|Elevation:||2,722 m (8,930 ft)||Prominence:||2,722 m|
|Ribu category:||Tinggi Sedang||Province:||Nusa Tenggara Barat|
|Google Earth:||kml||Other names:||Tamboro|
|Rating:||Eruptions:||1812-15, 1880, 1967|
This Ribu is the site of the largest volcanic explosion in recorded history. In April 1815, the volcano erupted so violently that it was heard over 2,000 kilometres away and 71,000 people were killed. 160 cubic kilometres of fragmental material ejected in the explosion was responsible for 1816′s ‘Year without Summer’ around the world. It is no surprise, then, that the crater is enormous – over 7 kilometres in diameter. Thankfully, the volcano has calmed down considerably since the world-famous eruption.
Getting to the starting point is an adventure in itself. Tambora is on the island of Sumbawa, which is served by unreliable daily flights from Lombok. To be on the safe side, you may want to take the ferry over from Lombok. Once on Sumbawa, if you have a large group, you may perhaps even wish to charter a boat from the port of Badas to take you directly over (6 hours) to the small logging town of Calabai instead of the 8 or 9 hour journey by road. The Tambora office (where you get a permit) is in Pancasila next to the village field and it is recommended that you take porters from Pancasila rather than Calabai. It takes just under one hour along very bumpy roads to reach Pancasila from Calabai. Be warned that Pak Saiful has been increasingly trying to exploit foreign tourists to the fullest extent possible (see more recent comments below) so Gunung Bagging would recommend that you avoid him altogether.
You can start the long trek to the crater in Pancasila itself, but better still arrange for a truck to take you up the track as far as it can go. In previous years, the hike was much longer but From the end of the track, where there is a small warung and lots of chickens, it is a long 8 or 9 hours to the crater rim. Because the trail starts at quite a low elevation, the first few hours of hiking through jungle are hot and sweaty. There is a source of clean water about an hour from the start of the trail.
If you can’t manage to start early in the morning, the best thing to do is to camp at Pos 3 (5 hours from the trailhead, nearby water source) or Pos 5 and then have a second night on the crater rim itself. Once you emerge from the forest, the vegetation becomes less and less and you can look back to the nearby coast and onward across the black volcanic sands.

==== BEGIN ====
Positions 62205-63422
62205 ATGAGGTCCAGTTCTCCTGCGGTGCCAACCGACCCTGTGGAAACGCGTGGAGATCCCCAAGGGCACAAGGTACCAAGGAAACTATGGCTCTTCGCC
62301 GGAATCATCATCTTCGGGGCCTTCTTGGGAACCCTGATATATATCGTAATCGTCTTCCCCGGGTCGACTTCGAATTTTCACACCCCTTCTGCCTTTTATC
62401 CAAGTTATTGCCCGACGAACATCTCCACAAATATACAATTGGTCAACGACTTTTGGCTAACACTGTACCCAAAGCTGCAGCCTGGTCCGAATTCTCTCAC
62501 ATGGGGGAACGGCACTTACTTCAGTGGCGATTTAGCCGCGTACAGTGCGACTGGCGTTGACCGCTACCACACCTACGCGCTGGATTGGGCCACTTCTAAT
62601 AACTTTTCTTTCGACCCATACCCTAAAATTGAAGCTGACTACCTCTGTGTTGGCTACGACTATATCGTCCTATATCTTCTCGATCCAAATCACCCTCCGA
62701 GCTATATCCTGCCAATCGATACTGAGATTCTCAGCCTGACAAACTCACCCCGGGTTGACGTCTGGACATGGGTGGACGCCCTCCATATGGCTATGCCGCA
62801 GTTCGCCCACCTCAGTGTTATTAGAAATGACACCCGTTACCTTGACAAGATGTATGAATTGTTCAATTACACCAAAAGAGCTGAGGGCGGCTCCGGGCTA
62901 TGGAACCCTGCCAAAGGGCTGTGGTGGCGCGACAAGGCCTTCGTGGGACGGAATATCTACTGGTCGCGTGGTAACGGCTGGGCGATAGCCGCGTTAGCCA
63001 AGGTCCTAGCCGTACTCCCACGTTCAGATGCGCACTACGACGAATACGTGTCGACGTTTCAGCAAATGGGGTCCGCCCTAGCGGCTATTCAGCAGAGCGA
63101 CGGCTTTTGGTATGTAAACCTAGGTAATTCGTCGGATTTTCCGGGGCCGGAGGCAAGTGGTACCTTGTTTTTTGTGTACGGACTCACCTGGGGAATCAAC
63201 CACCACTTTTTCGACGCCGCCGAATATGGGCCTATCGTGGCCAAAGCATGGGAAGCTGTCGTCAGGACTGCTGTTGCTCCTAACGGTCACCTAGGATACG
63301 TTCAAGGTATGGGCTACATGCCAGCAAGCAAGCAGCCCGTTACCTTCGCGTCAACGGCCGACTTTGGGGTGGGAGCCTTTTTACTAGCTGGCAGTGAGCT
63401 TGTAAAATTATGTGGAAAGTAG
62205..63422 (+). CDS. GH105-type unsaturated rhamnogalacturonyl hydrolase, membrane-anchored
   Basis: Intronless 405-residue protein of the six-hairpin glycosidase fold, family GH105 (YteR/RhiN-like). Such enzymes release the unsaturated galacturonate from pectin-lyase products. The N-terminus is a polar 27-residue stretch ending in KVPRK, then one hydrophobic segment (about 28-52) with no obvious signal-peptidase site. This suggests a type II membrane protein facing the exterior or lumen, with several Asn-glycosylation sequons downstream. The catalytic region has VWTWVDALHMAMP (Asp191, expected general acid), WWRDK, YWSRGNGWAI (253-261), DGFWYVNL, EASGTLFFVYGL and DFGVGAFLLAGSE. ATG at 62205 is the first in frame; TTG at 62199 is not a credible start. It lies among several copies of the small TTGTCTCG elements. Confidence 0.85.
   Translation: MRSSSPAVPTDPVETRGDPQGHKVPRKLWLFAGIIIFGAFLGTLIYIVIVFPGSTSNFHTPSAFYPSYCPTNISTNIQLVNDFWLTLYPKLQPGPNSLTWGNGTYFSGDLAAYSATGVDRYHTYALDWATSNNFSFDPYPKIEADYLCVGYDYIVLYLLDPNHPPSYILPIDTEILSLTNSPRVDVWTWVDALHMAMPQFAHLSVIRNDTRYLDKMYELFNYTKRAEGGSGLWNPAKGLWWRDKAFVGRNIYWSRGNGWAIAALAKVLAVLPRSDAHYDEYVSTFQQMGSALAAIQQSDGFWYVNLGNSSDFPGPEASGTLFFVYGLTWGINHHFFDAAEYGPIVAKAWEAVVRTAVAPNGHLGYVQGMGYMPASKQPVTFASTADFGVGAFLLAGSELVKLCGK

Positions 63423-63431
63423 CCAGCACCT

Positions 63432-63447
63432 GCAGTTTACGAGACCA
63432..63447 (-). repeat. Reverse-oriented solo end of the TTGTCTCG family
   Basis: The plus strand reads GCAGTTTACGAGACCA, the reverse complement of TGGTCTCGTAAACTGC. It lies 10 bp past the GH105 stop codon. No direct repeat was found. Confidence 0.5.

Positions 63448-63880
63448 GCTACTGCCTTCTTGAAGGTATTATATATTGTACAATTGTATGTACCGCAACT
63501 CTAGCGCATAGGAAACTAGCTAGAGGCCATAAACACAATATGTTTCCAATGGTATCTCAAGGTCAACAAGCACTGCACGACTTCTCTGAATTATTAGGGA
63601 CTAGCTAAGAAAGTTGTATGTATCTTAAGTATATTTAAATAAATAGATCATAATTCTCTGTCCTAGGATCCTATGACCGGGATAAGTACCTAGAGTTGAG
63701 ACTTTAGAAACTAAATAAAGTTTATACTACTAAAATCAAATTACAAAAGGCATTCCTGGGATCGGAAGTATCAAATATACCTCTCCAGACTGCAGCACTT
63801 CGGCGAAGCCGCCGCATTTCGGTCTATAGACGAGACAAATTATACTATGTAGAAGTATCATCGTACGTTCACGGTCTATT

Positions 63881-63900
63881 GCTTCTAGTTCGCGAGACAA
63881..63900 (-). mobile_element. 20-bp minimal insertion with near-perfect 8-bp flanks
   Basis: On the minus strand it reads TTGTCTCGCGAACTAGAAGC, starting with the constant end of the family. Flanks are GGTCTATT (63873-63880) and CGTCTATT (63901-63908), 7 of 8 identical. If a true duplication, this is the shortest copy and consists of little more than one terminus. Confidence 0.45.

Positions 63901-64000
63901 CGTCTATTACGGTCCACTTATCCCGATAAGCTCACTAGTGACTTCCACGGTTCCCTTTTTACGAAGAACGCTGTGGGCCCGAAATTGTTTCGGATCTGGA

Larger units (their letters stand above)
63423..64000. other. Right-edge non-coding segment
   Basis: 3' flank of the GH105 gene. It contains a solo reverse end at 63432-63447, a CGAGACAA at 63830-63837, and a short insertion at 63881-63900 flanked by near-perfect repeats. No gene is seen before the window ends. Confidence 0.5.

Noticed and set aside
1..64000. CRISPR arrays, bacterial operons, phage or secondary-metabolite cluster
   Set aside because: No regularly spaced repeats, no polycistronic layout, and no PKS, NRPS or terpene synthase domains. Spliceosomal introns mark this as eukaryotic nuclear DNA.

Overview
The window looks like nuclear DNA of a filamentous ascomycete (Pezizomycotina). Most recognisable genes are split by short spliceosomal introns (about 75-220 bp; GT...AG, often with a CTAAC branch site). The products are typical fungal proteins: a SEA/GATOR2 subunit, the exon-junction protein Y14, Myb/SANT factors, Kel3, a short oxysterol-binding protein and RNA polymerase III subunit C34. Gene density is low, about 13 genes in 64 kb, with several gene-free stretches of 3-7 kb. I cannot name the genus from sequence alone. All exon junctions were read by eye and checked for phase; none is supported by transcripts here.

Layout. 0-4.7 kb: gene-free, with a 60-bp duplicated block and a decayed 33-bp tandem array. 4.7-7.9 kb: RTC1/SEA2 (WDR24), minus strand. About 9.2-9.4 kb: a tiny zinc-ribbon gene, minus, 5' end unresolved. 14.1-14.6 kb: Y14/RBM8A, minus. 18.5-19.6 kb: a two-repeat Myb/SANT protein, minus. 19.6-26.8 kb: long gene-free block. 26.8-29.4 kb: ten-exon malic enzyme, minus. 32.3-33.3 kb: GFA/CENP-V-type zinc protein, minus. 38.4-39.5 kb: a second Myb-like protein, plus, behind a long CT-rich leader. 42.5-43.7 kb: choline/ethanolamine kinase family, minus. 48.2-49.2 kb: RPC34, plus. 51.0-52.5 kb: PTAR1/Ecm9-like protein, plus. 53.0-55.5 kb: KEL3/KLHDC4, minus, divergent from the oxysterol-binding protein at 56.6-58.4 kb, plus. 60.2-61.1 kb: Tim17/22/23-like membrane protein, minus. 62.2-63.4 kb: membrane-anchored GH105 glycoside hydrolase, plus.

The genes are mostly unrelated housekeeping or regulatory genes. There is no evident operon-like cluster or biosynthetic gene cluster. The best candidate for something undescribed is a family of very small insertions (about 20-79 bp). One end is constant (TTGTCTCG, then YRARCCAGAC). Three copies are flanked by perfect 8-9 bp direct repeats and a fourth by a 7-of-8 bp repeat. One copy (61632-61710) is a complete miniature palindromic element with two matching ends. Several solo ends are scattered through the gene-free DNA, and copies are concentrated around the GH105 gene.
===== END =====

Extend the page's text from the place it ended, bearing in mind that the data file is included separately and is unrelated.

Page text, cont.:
There are plenty of sandy areas suitable for camping near the top but be warned it can get quite windy and difficult to keep tent pegs firmly held in place. The crater rim is one of the world’s most fascinating places and the views at sunset over Gunung Rinjani (Lombok) are fabulous. As for the incredible size of the crater itself, photos cannot really do it justice. The highest point is on the western edge of the crater and is marked with a cairn and Indonesian flag. Be careful when walking out there because certain areas are not stable and there are one or two fairly deep rock trenches.
The route up is the best route back down again – fast hikers will be down at the trailhead in 6 hours.
NOTE: Apparently there is also a rough vehicle route through a cashew plantation/’savanah’ to the caldera from Doro Mboha at the southeast of the mountain. With a 4WD,and in good conditions, you can get as far up the track as 1,830m (Pos 3). It is a long drive in (22km) and you have a good chance of getting stuck in mud but from Pos 3 it is then only 3 hours on foot to the crater rim. There is no water, food, fuel, kampungs or accommodation on this route but if you have a 4WD then it might be worth a go. (Thanks to Mauricio Claudio for information on this route).
Bagging information provided by Daniel Quinn